It's the world's most famous party that everyone wants to be part of. But three of Rio's leading Samba schools have decided to bar foreigners from joining their Carnival parades.
Though for many Samba groups the growing number of tourists who buy tickets to take part in the competitive parades each February bring in welcome income, others have decided foreigners' inputcomes at a cost they would rather not pay.
The presidents of Rio Grande, Unidos do Viradouro and Unidos da Tijuca, who all take part in Carnival's "special group" as top competitors, claim they have taken the decision to maintain the high standards of Samba.
Insisting that it is not based on prejudice, they say they are planning to exclude foreigners next year because they are unable to speak Portuguese and therefore cannot learn the words to the Samba songs. Others have complained that tourists ruin the effect of the carefully choreographed dances by stopping to take photos in between steps and "grouping together".
Tourists will still be welcome at rehearsals, which are usually open to the public from October, or to buy seats in the stands for the big day, but they will not be able to buy the golden tickets that let them see the parades through the eyes of the performer.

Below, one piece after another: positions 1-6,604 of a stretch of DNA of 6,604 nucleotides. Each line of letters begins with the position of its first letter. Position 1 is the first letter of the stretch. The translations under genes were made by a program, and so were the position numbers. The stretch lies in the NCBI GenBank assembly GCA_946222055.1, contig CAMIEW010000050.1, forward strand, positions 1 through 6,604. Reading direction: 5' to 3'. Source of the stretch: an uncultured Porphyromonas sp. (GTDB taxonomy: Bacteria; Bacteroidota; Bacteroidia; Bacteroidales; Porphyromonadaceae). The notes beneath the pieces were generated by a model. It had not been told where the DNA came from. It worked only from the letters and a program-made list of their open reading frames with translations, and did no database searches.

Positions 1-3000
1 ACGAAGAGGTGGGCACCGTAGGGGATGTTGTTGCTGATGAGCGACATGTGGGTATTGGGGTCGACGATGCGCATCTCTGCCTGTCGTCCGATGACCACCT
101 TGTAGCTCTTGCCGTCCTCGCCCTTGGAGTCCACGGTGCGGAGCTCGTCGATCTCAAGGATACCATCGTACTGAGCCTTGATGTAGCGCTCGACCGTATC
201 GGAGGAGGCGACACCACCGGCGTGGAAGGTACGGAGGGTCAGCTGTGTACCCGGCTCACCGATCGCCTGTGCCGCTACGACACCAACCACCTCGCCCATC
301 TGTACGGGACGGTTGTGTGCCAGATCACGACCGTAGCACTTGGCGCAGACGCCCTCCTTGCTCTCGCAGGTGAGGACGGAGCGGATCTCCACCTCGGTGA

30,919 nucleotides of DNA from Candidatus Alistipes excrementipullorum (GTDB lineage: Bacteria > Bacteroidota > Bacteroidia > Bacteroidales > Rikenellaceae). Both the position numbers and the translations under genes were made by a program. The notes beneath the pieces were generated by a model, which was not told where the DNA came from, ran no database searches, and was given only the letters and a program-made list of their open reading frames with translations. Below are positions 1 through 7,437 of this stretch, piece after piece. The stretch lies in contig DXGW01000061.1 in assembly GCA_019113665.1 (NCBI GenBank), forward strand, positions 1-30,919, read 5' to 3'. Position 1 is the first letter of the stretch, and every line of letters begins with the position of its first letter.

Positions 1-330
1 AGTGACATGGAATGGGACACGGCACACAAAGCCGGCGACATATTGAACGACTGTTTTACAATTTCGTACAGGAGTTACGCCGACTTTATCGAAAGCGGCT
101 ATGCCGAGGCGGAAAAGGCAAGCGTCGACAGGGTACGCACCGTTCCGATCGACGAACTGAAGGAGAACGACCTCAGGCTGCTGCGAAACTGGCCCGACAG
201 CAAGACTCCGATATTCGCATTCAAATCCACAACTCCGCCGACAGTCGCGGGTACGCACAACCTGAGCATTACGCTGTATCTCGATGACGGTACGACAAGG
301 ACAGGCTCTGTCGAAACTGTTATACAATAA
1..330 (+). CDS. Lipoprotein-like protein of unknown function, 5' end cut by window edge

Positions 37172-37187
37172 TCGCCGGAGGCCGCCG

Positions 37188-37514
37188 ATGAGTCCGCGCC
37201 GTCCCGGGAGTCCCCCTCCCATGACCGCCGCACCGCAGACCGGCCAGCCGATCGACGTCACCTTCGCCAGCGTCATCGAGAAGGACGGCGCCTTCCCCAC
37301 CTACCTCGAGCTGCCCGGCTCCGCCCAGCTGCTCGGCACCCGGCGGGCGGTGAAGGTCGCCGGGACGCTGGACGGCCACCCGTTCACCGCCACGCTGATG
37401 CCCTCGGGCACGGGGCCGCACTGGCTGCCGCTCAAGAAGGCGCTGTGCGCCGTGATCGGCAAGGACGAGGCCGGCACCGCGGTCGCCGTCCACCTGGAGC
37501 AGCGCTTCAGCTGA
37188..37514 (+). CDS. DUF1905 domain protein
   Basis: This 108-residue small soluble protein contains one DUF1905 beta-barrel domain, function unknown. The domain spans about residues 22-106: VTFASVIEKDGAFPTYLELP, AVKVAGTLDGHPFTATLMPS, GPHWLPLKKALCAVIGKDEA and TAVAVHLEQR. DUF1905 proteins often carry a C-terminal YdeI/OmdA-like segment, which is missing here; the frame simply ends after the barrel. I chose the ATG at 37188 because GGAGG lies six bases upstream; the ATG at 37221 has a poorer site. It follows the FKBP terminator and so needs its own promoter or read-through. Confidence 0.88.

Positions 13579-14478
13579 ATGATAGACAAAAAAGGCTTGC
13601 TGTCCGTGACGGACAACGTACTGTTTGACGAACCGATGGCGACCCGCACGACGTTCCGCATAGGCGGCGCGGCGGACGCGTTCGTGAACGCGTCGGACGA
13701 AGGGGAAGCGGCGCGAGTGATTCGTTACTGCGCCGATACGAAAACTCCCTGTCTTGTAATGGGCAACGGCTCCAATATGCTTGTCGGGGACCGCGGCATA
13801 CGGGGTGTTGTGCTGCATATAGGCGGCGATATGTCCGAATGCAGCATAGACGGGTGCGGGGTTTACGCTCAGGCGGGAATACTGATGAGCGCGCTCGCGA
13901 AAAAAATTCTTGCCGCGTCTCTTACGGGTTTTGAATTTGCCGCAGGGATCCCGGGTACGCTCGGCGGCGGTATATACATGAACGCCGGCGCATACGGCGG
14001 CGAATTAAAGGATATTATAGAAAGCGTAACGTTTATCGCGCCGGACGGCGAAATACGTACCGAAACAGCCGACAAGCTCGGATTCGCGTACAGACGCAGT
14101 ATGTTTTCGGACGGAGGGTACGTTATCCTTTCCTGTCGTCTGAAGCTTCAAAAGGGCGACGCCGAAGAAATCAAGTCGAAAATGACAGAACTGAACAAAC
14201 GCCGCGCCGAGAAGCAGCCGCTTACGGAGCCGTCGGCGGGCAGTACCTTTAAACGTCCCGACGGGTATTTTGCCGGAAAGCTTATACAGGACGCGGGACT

"Tourists are very welcome but in terms of them taking part we have to consider the question of being judged," said Guilherme Nobrega, the director of Unidos do Viradouro. "Brazilians know how to sing Samba but they don't. The judges perceive this and a whole year of work can be lost."
Despite Carnival's brevity - the festival lasts for less than a week and performers appear for 80 minutes - most schools spend the whole year preparing, learning songs and dances, and creating costumes to catch the eyes of the judges.
Flavia Lima, the spokeswoman for Unidos da Tijuca, said the decision was in recognition of the hard work put in by the Brazilian competitors.
"All of our performers are from the local community," she said. "We have come second place for the past two years and next year we would like to win. We have absolutely no problem with foreigners ... But if they can't speak Portuguese it is impossible to learn the songs and that means that we will lose points."
Beija Flor, the Samba school that won this February, banned foreigners several years ago. Others have limits on the number of tickets that can be bought by non-Brazilians wanting to take part.
Not all schools approve. Eli Goncalves, the vice-president of the Mangueira school, called it "indelicate". But along with other well-known schools it plans to "spread out" foreigners in the procession lines so that their impact is diluted.
Carnival has its origins in the European festival signifying the end of lent, but the party is now synonymous with Brazilian identity.
This year 800 of the 5,800 competitors in the event, were foreigners.Reuse content